The Week Ahead: Rising fuel costs unlikely to clip easyJet's wings

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Resurgent oil prices have turned the spotlight on the aviation sector, which must struggle with higher costs while a prolonged economic slowdown is on the horizon. But, despite mounting concern for the sector, analysts think easyJet, the no-frills airline which is due to publish its half-year results

tomorrow, may emerge "larger and stronger" from the downturn.

Thanks to its low cost base, high profit margins and strong balance sheet, easyJet stands to gain market share and pricing power as its weaker, less profitable rivals are forced to cut capacity and raise fares to offset higher fuel prices, according to Credit Suisse.

"Several US airlines have announced reductions in capacity and some have filed for bankruptcy. We are starting to see the first signs of similar trends in Europe," the broker said, citing the recent decision by Scandinavian Airlines to reduce its aircraft fleet by 12 and cut its capacity growth forecast for 2008 to zero.

Citigroup, while noting the risk posed by current fuel prices, also expressed its confidence in easyJet. In a recent note to investors about European airlines, the broker chose the Luton-based carrier as one of its top picks for long-term value investments, and its analysts maintain a "buy" rating on the stock.

Today: Lloyds TSB is due to publish an interim management statement and, in light of recent rights issues by HBOS and Royal Bank of Scotland, the market is likely to focus on the bank's capital strength.

Alex Potter, an analyst at Collins Stewart, said in a recent note that although Lloyds TSB's stock had been a strong relative performer on the basis of a strong capital base and a good funding position, the bank "would be keenly exposed" to a UK recession and thus "a capital raise, whilst not explicitly necessary, cannot be ruled out".

Mr Potter added: "Lloyds grew its property and construction lending book by 34 per cent in 2007 (the highest of the UK majors). It is the most domestic-focused of the UK majors (virtually all of profits) and, with other banks doing rights issues as I write, no longer so explicitly well capitalised."

Results/updates: Aberdeen Asset Management, Addax Petroleum Corporation, Millennium & Copthorne, Randgold Resources and Lloyds TSB.

Tomorrow: The market is not expecting any ugly surprises from Standard Chartered, which is due to publish an interim management statement. As Collins Stewart points out, the company "has one of the strongest funding and capital positions amongst the European banks and this alone will continue to underpin its strong performance. Strong macro factors continue to underpin its revenue streams and it has mostly avoided the credit crunch – this is a valuable proposition."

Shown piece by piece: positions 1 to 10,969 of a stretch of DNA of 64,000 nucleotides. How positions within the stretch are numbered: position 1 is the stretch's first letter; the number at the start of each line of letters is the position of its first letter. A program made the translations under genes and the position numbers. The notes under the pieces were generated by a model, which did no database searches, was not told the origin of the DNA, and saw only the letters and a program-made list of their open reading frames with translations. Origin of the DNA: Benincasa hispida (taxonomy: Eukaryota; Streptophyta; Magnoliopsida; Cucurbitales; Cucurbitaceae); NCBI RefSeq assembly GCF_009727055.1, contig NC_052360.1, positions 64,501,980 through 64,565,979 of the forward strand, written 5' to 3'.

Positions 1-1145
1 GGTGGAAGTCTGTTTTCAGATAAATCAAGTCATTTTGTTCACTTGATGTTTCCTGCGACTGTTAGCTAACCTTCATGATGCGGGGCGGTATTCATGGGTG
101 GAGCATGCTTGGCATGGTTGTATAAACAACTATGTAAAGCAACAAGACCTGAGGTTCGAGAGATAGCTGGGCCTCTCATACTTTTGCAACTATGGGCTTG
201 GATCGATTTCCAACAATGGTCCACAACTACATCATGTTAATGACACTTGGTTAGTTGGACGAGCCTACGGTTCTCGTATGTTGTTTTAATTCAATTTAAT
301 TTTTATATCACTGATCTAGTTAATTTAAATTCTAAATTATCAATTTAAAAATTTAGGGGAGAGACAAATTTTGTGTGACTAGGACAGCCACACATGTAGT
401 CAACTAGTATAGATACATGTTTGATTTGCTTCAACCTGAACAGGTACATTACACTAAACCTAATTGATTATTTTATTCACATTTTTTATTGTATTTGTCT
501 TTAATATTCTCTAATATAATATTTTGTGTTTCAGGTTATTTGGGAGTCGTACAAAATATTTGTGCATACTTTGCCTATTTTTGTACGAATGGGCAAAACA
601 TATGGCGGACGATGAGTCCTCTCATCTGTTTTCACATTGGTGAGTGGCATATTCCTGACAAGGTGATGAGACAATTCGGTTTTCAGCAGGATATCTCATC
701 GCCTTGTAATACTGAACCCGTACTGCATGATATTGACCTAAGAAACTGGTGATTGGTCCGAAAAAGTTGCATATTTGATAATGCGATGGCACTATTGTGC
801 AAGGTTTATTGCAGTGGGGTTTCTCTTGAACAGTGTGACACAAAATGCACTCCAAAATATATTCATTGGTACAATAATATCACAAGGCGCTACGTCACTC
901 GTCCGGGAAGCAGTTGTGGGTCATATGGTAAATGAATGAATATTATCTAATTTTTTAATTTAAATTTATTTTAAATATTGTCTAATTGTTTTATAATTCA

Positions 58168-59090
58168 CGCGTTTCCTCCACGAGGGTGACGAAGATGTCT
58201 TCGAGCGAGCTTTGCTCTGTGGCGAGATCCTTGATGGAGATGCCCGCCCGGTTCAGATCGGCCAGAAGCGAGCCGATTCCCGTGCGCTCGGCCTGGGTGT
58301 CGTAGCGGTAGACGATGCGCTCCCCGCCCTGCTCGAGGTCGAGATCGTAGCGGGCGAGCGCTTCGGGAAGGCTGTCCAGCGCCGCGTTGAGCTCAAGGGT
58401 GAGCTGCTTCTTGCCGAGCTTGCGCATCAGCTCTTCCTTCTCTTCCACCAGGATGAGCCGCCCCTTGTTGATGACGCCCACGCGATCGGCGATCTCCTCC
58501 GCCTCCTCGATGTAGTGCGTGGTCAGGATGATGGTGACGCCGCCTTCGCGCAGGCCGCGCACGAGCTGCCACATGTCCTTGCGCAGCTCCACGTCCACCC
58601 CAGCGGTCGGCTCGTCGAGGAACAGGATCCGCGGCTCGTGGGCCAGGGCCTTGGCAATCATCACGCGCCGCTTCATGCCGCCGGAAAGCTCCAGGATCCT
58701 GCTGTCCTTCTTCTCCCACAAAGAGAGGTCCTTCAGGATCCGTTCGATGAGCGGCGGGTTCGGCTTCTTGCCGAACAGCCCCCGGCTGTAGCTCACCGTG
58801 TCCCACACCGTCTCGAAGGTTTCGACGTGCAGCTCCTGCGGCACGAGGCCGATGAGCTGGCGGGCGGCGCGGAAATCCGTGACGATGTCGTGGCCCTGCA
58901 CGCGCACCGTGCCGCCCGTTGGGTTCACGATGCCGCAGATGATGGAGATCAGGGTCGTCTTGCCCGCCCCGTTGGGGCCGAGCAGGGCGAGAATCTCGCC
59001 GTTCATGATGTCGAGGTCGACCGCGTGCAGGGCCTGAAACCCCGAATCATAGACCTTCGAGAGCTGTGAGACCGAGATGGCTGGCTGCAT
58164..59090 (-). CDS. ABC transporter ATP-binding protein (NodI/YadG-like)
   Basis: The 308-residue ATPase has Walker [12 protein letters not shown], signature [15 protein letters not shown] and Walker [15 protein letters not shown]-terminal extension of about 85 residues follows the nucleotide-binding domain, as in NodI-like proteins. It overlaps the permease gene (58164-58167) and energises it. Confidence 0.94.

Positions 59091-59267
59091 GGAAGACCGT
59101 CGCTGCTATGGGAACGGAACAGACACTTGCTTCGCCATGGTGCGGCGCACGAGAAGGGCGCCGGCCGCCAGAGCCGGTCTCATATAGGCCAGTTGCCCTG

Results/updates: British American Tobacco, Intercontinental Hotels, Cobham, Rank, easyJet and Standard Chartered.

Thursday: The drinks giant Diageo will publish a trading update covering the three months to March 2008. Citigroup anticipates news of organic net sales growth of about 6 per cent. More importantly, Diageo is expected to reiterate its expectation for 2008 of nine per cent growth organic earnings before interest and tax.

Citigroup said: "This resilience, despite deteriorating macro-economic conditions, reflects the evidence – for example from Pernod Ricard – that emerging market demand remains strong, while both NABCA and AC Nielsen data indicate relatively robust trading in the US."

Meanwhile, the business software specialist Sage is due to publish its interim results. Panmure Gordon reckons that any weakness in Sage's US operations will be offset by strengths at its European division, which accounts for 30 per cent of group earnings before interest, tax and amortisation.

"In our view, in the wake of the appointment of new US CEO Sue Swenson, the US is [a] work in progress," the broker said in a preview note. For the first half, Panmure anticipates group sales to climb from £574.7m to £608.4m and EBITA to rise to £144.4m from £138.6m.

Results/updates:Unilever, International Power, Next, Old Mutual, Signet, Diageo and Sage.

Friday: HMV, the music, video and entertainment retail group behind the Waterstone's bookshop chain, is due to publish a pre-close trading update. Brokers at HSBC are hoping for a "punchy" presentation, saying in a preview note: "We expect HMV to announce an upbeat [update] with good growth in games and DVDs, reasonable performance in books and a moderating decline in music.

"The recent disclosure of the terms by which Sir Richard Branson offloaded the Virgin retail chain (now renamed Zavvi) increases our conviction that HMV's major UK competitor is likely to diminish as a threat – possibly to zero – over the next five years."

Despite the positive assessment, HSBC was wary of the likely share price reaction, adding: "HMV has long been one of the most shorted stocks in the sector. Currently 37 per cent of the stock is on loan," the broker said, noting that there could be an exaggerated share price response to any positive news flow.

Results/updates: Smurfit Kappa and HMV.